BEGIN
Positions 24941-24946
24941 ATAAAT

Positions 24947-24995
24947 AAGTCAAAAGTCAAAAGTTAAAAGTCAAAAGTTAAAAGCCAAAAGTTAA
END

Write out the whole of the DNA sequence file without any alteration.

Positions 24941-24946
24941 ATAAAT

Positions 24947-24995
24947 AAGTCAAAAGTCAAAAGTTAAAAGTCAAAAGTTAAAAGCCAAAAGTTAA